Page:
Obama to Close Gitmo, Try Detainees
But plan could be controversial
By Newser Editors and Wire Services
Posted Nov 10, 2008 8:05 AM CST
In this June 4, 2008 file photo, a US trooper jogs at the tent city next to Camp Justice, the legal complex of the US Military Commissions, at Guantanamo Bay US Naval Base, in Cuba.    (Brennan Linsley)
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(Newser) – President-elect Obama's advisers are quietly crafting a proposal to ship dozens, if not hundreds, of imprisoned terrorism suspects to the US to face criminal trials. The plan would make good on his promise to close the Guantanamo Bay prison but could require creation of a controversial new system of justice. Under plans being put together in Obama's camp, some detainees would be released and many others would be prosecuted in US criminal courts.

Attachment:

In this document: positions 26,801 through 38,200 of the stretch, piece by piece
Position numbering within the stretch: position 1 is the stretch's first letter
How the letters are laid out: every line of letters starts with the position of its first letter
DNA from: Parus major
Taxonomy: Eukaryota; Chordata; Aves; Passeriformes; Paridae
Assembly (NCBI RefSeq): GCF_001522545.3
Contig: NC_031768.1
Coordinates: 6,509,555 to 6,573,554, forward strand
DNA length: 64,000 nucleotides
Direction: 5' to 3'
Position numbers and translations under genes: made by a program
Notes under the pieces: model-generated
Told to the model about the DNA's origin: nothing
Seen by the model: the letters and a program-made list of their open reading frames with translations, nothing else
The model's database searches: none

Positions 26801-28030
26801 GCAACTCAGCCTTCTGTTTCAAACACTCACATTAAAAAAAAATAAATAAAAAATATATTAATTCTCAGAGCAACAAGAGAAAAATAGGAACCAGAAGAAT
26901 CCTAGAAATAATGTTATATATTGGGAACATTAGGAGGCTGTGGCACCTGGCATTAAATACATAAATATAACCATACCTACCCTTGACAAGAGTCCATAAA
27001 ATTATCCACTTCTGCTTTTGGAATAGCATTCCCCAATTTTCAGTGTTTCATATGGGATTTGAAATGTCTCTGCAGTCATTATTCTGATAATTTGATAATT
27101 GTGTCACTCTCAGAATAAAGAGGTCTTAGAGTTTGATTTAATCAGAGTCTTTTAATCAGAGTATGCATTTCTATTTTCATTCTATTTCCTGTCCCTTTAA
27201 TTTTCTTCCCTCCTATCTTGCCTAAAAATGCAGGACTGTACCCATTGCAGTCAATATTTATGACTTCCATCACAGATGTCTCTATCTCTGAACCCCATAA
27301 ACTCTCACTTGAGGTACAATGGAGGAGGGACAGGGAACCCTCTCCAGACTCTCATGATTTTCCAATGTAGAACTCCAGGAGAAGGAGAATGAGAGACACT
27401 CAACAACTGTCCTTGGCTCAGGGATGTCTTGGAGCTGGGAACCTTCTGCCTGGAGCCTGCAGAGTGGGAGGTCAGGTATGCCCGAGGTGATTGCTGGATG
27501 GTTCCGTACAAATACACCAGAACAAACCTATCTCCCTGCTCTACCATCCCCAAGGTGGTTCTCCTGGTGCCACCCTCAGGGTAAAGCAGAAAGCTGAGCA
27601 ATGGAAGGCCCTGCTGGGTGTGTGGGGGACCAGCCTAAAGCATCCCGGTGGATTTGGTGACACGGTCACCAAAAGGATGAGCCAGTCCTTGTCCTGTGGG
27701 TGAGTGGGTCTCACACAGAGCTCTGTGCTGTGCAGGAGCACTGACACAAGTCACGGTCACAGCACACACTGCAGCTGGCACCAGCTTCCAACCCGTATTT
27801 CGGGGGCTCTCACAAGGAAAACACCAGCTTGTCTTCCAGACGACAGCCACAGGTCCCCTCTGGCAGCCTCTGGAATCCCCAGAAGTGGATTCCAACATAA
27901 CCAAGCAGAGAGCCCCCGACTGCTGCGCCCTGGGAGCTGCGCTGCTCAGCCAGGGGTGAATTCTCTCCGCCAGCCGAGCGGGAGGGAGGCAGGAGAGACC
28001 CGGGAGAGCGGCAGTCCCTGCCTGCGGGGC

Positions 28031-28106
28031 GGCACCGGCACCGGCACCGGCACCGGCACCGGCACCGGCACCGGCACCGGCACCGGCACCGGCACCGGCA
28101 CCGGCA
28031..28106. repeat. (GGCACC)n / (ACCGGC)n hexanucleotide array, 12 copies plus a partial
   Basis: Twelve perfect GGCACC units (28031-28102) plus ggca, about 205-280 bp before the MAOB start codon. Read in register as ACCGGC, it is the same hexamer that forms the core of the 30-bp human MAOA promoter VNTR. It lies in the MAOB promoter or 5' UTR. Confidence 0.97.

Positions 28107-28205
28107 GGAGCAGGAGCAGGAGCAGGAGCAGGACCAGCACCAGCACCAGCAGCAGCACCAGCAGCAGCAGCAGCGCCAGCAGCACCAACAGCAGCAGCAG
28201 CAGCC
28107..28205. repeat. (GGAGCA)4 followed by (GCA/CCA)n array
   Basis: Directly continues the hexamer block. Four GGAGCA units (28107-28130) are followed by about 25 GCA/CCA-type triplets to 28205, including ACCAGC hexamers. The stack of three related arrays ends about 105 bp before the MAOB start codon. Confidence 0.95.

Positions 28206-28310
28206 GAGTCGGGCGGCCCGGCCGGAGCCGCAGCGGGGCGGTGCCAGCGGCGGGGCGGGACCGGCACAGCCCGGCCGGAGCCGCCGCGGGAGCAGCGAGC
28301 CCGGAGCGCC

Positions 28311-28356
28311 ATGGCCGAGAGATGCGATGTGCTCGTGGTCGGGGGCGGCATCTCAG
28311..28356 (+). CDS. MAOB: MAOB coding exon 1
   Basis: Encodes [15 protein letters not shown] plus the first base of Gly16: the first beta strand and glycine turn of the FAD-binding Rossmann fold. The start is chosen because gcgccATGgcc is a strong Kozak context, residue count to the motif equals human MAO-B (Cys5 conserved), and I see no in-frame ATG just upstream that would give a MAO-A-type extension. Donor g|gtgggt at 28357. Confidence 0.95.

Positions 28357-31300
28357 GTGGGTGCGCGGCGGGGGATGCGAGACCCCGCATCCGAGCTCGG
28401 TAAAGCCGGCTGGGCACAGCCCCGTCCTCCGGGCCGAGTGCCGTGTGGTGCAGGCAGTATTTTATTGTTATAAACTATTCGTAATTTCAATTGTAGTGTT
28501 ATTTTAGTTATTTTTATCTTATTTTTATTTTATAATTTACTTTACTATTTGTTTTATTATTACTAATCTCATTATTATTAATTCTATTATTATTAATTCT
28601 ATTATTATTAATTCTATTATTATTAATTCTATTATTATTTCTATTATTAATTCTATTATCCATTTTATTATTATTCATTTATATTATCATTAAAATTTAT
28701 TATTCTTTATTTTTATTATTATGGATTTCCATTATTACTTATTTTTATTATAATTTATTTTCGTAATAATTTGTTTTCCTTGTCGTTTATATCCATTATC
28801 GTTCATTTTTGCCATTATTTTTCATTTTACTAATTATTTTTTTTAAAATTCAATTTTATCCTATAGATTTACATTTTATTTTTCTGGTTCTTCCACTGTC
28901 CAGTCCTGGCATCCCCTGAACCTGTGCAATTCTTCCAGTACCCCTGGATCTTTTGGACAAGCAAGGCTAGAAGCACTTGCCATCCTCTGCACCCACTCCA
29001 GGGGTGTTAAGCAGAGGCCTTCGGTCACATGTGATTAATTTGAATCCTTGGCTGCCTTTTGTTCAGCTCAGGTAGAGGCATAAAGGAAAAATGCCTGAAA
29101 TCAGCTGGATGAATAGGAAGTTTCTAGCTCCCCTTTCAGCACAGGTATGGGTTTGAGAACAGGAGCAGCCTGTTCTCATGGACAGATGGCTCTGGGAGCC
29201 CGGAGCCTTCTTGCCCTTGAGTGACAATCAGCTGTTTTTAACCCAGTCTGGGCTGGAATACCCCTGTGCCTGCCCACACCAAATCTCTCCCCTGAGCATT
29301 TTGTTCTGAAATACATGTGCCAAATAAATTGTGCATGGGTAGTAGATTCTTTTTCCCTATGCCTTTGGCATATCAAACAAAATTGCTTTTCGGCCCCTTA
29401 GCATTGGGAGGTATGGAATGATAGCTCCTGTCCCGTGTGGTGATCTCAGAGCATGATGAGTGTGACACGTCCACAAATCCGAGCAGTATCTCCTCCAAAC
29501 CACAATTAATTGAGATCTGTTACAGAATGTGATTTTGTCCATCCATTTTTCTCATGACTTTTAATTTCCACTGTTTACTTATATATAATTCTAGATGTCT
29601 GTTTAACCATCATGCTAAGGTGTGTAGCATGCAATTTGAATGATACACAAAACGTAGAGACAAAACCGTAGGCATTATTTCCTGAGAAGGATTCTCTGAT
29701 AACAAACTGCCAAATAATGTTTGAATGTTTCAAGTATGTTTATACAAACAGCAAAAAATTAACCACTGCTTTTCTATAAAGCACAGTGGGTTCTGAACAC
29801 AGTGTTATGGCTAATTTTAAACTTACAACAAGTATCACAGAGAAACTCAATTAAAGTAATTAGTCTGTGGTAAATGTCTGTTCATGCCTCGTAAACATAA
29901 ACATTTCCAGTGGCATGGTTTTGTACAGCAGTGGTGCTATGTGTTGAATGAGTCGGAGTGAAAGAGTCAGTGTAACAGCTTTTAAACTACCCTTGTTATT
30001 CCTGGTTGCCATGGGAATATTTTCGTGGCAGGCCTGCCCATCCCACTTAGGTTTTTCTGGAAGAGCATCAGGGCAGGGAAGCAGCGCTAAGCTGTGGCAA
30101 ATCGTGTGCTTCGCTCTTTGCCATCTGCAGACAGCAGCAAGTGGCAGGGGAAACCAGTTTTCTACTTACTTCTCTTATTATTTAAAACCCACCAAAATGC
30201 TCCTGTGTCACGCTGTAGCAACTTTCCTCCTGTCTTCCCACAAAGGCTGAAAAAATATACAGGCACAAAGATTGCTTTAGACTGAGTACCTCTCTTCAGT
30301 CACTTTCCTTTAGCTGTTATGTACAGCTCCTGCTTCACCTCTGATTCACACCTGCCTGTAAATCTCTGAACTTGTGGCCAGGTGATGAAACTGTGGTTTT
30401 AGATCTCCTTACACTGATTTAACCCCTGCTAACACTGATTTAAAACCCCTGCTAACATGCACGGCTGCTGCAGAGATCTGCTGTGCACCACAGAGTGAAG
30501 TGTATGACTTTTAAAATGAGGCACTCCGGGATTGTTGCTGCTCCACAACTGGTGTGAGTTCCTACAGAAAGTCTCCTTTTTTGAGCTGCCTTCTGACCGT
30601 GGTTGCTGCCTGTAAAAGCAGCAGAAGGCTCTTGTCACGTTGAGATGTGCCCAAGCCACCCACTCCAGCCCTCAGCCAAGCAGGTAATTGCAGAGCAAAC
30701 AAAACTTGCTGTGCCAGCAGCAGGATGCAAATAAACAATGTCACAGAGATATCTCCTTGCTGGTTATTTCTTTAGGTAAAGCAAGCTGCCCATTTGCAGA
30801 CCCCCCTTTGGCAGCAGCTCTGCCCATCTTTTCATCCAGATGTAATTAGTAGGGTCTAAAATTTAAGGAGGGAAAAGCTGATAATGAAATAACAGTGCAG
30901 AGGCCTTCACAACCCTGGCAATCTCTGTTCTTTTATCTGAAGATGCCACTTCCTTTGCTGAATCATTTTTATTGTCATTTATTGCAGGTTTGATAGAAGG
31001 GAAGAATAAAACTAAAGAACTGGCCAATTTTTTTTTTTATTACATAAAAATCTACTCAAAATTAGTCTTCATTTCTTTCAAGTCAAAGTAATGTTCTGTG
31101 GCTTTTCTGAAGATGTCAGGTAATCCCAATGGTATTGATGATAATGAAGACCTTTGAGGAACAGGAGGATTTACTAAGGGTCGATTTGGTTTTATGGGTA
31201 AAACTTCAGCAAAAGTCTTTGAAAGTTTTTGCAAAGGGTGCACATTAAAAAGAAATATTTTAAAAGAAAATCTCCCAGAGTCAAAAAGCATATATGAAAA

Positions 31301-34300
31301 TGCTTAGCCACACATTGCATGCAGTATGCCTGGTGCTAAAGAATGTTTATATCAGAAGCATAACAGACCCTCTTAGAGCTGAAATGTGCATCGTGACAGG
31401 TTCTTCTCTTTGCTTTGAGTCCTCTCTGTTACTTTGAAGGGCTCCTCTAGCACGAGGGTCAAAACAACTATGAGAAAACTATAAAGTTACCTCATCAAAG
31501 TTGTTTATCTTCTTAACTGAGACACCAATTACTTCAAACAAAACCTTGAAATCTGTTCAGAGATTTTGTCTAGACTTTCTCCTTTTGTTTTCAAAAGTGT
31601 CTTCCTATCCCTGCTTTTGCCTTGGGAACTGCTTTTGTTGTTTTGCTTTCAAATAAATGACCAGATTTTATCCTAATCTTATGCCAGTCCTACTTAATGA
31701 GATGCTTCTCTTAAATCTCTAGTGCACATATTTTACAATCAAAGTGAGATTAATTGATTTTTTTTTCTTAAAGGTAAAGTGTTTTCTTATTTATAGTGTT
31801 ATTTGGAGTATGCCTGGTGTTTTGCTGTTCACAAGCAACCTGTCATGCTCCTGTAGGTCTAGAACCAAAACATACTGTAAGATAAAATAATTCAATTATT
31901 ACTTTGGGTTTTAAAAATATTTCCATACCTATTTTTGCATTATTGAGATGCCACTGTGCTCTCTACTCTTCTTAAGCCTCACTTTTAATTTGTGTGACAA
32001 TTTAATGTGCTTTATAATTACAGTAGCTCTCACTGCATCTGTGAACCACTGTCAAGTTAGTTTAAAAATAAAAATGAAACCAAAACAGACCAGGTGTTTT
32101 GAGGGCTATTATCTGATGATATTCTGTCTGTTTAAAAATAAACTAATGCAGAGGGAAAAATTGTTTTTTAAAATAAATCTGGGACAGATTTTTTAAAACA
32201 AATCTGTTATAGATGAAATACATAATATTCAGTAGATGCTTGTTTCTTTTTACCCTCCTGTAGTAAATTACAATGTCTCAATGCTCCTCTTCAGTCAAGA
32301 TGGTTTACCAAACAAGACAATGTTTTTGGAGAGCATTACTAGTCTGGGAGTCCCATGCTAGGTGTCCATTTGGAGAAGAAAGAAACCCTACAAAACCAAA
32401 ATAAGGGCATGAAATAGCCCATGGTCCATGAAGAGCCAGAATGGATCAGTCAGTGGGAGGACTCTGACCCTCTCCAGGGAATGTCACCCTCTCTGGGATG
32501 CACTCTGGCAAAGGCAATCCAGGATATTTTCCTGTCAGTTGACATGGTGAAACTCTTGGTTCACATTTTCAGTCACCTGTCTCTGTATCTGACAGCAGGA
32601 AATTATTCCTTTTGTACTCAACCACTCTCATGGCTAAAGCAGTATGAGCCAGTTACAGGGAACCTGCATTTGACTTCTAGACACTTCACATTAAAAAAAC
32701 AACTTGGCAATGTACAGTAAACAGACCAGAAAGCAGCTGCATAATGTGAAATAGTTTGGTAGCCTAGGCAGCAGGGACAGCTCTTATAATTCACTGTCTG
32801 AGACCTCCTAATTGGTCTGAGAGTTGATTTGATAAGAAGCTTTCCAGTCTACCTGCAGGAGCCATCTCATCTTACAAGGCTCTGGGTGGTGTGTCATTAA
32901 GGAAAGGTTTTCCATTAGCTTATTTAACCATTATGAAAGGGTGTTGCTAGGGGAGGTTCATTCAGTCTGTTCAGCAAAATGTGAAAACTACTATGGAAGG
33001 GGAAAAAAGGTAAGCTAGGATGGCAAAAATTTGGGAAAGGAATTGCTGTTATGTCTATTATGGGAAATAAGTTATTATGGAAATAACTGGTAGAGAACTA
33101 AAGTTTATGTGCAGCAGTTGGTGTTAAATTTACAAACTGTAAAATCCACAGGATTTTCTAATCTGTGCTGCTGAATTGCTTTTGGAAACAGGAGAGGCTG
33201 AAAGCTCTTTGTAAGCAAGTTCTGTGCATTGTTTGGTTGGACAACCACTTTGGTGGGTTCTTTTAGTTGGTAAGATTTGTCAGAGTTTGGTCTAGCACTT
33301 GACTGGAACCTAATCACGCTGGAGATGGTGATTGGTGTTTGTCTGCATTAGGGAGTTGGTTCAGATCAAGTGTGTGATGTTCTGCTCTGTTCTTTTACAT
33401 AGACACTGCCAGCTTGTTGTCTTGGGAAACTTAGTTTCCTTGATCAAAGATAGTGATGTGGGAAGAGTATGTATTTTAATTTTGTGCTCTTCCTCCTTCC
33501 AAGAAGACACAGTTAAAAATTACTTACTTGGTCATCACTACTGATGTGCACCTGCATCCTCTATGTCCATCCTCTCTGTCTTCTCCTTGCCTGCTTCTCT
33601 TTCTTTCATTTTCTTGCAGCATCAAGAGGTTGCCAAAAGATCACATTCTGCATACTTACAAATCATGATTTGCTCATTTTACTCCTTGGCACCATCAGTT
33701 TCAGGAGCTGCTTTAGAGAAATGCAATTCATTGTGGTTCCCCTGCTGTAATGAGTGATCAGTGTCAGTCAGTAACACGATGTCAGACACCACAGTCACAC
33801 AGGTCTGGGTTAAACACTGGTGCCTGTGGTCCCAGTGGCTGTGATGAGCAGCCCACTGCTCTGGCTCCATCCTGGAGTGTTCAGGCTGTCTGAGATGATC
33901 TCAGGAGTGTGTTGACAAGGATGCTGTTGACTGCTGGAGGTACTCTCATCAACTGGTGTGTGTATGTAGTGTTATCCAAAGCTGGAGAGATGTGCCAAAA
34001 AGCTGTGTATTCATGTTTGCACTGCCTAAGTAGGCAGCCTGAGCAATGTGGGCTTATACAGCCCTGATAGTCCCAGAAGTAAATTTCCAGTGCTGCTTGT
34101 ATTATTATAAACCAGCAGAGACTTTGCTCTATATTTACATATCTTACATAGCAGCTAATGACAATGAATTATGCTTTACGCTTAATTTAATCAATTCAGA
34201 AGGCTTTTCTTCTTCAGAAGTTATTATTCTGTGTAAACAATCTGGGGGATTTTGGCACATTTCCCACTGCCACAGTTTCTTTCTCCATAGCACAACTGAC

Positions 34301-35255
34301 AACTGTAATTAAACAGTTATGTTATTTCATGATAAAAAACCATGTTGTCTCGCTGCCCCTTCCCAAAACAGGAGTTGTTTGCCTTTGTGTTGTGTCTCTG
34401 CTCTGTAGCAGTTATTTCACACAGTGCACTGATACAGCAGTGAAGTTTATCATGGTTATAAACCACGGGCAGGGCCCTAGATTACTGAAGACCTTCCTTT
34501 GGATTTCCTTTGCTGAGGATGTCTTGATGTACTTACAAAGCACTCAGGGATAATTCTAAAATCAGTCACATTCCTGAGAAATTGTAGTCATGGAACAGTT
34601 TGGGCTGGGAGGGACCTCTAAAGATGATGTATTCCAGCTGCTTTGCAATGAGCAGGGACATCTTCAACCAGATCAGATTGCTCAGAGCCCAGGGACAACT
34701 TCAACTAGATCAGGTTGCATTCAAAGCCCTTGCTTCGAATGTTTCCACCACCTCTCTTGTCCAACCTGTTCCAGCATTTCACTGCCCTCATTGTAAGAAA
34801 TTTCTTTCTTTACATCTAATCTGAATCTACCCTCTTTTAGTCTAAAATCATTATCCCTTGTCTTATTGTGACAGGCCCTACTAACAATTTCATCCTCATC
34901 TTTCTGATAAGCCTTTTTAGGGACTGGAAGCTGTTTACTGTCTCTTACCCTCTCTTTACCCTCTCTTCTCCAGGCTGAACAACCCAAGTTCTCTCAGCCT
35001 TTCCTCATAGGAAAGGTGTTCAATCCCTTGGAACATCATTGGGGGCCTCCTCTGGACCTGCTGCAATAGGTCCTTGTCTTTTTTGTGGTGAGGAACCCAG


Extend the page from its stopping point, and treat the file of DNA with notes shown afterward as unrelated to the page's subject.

A third group of detainees—the ones whose cases are most entangled in highly classified information—might have to go before a new court designed especially to handle sensitive national security cases. The plan has been championed by legal scholars from both political parties, but is almost certain to face opposition from Republicans who oppose bringing terrorism suspects to the US and from Democrats who oppose creating a new court system with fewer rights for detainees.